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Swearing & Swashbuckling – Comicphiles

Swearing & Swashbuckling – Comicphiles


Welcome to another installment of I Did That Thing I Said I Wouldn’t And Fell Behind On My Pull List Again So Now I’m Looking At The New Comics Section On Comixology To Find Something Interesting That I Haven’t Already Ordered!… also known as Comicphiles.

Curse Words

A lot of what I’ve been reading recently has been fairly dark in tone or grounded in pseudo-realism. Even books I’ve been following that were initially quite light hearted seem to have taken a heavy turn during recent arcs. As such, I was hoping to find a little something on the bright, colourful and ridiculous end of the spectrum on the list this week. Curse Words delivers on all of the above in spades.

Right from the get go, Curse Words reminds me of early Rat Queens. It’s got a similar sort of vividly coloured fantasy art style, as well as a similar humorous tone. It’s a bit brusque without being what I’d properly label as ‘adult’. I suppose the big difference is that Curse Words, while it is centered on fantasy battles, isn’t set in a traditional fantasy world. It’s set in New York. Modern day New York.

The book follows Wizord, an actual, real-life wizard who sells his magical powers as a service from an office high above New York. Working alongside him is his press agent, Margaret. Margaret is a talking koala. No, wizards and talking koalas are not commonplace in this version of Earth. Wizord is one of a kind, or so we’re led to believe until another magic user shows up. From here we’re told the tale of how Wizord came to arrive on Earth and eventually grew to kinda like it.

If you’ve been looking for something that melds High Fantasy with Modern Fantasy, you won’t go far wrong with Curse Words.

The Kamandi Challenge

I’ve seen The Kamandi Challenge advertised so hard in other DC titles that I had to see what the fuss was all about when it came out. More of a concept project than a comic, The Kamandi Challenge is a combination of tow things: Kamandi, a comic series created by Jack Kirby, and DC Challenge. Originally, Kamandi, The Last Boy On Earth was a typical adventure comic that followed a boy surviving in a world that had been blown back to the stone age. DC Challenge was a project in the 80s which featured multiple creative teams, each taking on a single issue of a limited series round robin style. As such, it’s gonna be impossible to judge the quality of the project as a whole on any single issue, but hey, colour me intrigued.

Despite being a modern revival, The Kamandi Challenge clearly borrows heavily on its vintage roots. The team on this opening issue, Warren Ellis and Jon Davis-Hunt, have ditched the styles and tone I’m accustomed to seeing them use. Instead, they’ve opted for some slight updates on traditional vintage creative techniques, both in terms of art style and narrative delivery. In some ways, I was reminded of Alan Moore’Tom Strong,  something that felt both well-aged and fresh at the same time.

Rather than throwing us in at the deep end, The Kamandi Challenge gives us a speedy recap of Kamandi’s story so far. It opens on a regular, suburban setting with nice references to some industry creative giants, and ends in a world dominated by anthropomorphic animals. It’s all very Planet of the Apes, which makes perfect sense given that Kamandi was originally created when DC failed to get the rights to a Planet of the Apes book.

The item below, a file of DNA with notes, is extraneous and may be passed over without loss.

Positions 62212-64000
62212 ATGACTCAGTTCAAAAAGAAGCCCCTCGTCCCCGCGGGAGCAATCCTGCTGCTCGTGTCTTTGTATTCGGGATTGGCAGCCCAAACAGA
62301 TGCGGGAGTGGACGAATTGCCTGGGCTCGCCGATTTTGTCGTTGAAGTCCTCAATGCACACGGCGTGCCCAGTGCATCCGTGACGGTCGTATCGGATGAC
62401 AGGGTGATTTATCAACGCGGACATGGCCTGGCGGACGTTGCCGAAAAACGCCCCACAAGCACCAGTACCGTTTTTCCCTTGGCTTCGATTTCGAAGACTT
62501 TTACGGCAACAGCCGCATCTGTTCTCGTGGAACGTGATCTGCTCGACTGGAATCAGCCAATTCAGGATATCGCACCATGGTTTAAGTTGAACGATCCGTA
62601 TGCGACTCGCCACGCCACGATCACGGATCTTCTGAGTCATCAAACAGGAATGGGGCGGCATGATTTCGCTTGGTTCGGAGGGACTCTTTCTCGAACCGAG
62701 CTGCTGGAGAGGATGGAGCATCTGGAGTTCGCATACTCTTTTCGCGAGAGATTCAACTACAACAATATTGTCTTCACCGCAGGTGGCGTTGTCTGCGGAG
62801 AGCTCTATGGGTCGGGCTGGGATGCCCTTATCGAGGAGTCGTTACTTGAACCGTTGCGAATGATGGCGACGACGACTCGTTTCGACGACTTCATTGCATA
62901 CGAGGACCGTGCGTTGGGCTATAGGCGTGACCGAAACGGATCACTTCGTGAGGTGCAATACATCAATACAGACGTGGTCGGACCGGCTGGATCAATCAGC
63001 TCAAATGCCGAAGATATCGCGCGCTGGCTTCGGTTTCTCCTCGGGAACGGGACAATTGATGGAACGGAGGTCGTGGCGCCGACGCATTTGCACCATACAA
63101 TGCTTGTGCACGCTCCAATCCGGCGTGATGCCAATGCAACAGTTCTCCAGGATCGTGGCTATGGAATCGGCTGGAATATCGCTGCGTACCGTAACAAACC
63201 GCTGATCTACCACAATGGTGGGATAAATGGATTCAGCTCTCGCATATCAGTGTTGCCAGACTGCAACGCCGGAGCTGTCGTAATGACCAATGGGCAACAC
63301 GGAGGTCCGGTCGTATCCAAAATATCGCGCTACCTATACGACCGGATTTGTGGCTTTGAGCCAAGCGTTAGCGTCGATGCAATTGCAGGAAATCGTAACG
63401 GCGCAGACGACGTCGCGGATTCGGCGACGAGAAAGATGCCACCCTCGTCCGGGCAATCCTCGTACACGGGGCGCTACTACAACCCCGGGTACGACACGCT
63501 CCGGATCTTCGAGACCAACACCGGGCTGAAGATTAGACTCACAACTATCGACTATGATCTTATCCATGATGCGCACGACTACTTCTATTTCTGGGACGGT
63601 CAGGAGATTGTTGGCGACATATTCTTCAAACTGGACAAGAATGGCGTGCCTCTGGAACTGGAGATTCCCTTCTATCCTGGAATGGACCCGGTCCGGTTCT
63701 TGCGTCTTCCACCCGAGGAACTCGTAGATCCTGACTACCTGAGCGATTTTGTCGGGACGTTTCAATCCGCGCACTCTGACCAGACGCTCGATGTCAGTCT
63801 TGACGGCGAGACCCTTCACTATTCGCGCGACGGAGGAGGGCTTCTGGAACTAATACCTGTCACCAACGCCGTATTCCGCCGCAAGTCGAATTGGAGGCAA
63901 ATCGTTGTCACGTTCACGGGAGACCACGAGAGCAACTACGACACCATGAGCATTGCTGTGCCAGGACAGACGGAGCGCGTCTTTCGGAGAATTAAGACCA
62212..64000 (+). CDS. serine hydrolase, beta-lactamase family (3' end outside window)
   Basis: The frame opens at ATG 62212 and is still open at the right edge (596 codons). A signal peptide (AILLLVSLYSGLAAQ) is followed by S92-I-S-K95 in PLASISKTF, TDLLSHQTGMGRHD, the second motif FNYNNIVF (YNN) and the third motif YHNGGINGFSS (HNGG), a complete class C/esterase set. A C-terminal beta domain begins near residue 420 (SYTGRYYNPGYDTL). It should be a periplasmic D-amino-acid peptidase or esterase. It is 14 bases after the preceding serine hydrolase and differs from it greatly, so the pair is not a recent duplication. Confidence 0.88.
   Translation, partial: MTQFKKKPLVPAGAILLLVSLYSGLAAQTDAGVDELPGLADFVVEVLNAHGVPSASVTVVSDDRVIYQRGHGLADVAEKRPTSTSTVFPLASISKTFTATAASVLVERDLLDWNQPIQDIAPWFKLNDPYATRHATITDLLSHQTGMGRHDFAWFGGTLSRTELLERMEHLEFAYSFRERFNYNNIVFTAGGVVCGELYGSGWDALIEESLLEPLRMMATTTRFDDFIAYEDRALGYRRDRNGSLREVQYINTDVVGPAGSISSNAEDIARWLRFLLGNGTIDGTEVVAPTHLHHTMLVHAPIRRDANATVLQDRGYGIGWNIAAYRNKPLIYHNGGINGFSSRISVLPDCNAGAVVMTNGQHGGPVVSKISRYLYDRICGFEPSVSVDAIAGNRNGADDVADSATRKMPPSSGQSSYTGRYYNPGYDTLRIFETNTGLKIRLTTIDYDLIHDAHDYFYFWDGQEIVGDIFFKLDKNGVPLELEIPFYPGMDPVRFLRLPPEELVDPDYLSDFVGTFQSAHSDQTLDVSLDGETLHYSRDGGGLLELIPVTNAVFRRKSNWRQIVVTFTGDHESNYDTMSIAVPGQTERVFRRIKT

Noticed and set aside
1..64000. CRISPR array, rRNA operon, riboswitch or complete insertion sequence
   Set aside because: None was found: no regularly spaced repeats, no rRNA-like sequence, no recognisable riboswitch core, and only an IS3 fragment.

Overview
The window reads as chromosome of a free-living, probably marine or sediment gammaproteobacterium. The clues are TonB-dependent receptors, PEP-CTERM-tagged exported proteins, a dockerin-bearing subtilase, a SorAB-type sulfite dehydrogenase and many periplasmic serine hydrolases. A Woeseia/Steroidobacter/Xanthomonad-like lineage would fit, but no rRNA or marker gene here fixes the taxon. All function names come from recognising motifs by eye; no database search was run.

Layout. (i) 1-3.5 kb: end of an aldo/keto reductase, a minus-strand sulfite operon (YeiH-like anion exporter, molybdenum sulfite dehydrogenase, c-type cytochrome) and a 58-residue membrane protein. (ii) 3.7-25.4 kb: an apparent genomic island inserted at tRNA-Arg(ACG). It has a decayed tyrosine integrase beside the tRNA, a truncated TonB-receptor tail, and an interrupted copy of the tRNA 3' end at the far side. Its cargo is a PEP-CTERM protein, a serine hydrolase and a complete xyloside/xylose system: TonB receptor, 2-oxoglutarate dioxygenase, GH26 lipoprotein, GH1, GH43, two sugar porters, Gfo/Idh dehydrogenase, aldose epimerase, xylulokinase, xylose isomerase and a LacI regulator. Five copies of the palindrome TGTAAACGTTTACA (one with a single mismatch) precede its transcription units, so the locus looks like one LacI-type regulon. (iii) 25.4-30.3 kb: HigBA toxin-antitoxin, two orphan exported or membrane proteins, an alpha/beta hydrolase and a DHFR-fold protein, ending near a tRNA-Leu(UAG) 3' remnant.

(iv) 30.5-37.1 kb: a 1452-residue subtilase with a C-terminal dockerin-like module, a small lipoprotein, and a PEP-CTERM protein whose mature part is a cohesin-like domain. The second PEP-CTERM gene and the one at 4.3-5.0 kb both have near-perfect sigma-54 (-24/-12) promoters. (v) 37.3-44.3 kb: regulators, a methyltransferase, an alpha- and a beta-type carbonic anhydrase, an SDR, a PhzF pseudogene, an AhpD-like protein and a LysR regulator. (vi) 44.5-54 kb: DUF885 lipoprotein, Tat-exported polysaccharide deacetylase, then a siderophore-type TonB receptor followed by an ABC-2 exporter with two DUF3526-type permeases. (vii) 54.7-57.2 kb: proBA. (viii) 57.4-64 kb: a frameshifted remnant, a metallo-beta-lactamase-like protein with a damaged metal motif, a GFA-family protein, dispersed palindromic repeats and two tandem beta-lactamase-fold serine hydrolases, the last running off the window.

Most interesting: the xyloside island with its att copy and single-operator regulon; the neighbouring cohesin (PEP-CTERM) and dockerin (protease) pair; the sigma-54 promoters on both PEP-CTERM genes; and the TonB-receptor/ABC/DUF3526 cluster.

A great swashbuckling adventure story so far. I’ll be sticking with it to get a little light-hearted fix, as well as to see how the project turns out.

Loose Ends

And from magic and adventure, I’m jumping right back into something dark and gritty. Still, as dark stories go, Southern Crime Fiction is pretty easy to absorb. Sure, it gets a bit violent, but at least it won’t punch me in the emotions. So, with that in mind, Loose Ends seems like the exact sort of thing I’m looking for, plus the creative team is made up of people I’ve enjoyed in the past.

One of the reasons I’m a sucker for Crime comics is the art. Almost universally, they make use of a hyper contrasting chiaroscuro and when that’s done well, with just a little artistic flare, I can usually tell the book is going to be a treat. Along with that, they tend to let the art tell more of the story than the average comic book. Loose Ends isn’t one to buck this trend, keeping the dialogue light bar a couple of conversations and letting a lot of the shorter statements blend into the background image. It’s not an effect I’m unfamiliar with, but it is nice to see it with this somewhat psychedelic colour scheme.

Loose Ends is aptly named in that the first issue sets up a lot of stories, hints at a lot of backgrounds, and gives only just enough connections between them all to keep me believing that there’s something coming to tie them all together. It’s a little rough around the edges and could do with some improvements on the pacing. I’d say these are things Latour should have ironed out by now, but, as I found out after reading it, Loose Ends is not a new work. An Afterword revealed that it was originally written early in his career and eventually released a few years ago under 12 Gauge Comics. It was kinda cool seeing some of the reflection on how the book turned out in the end.

If you’re a fan of Southern Crime, you’ll find something to enjoy here, but it won’t convert anyone to the genre.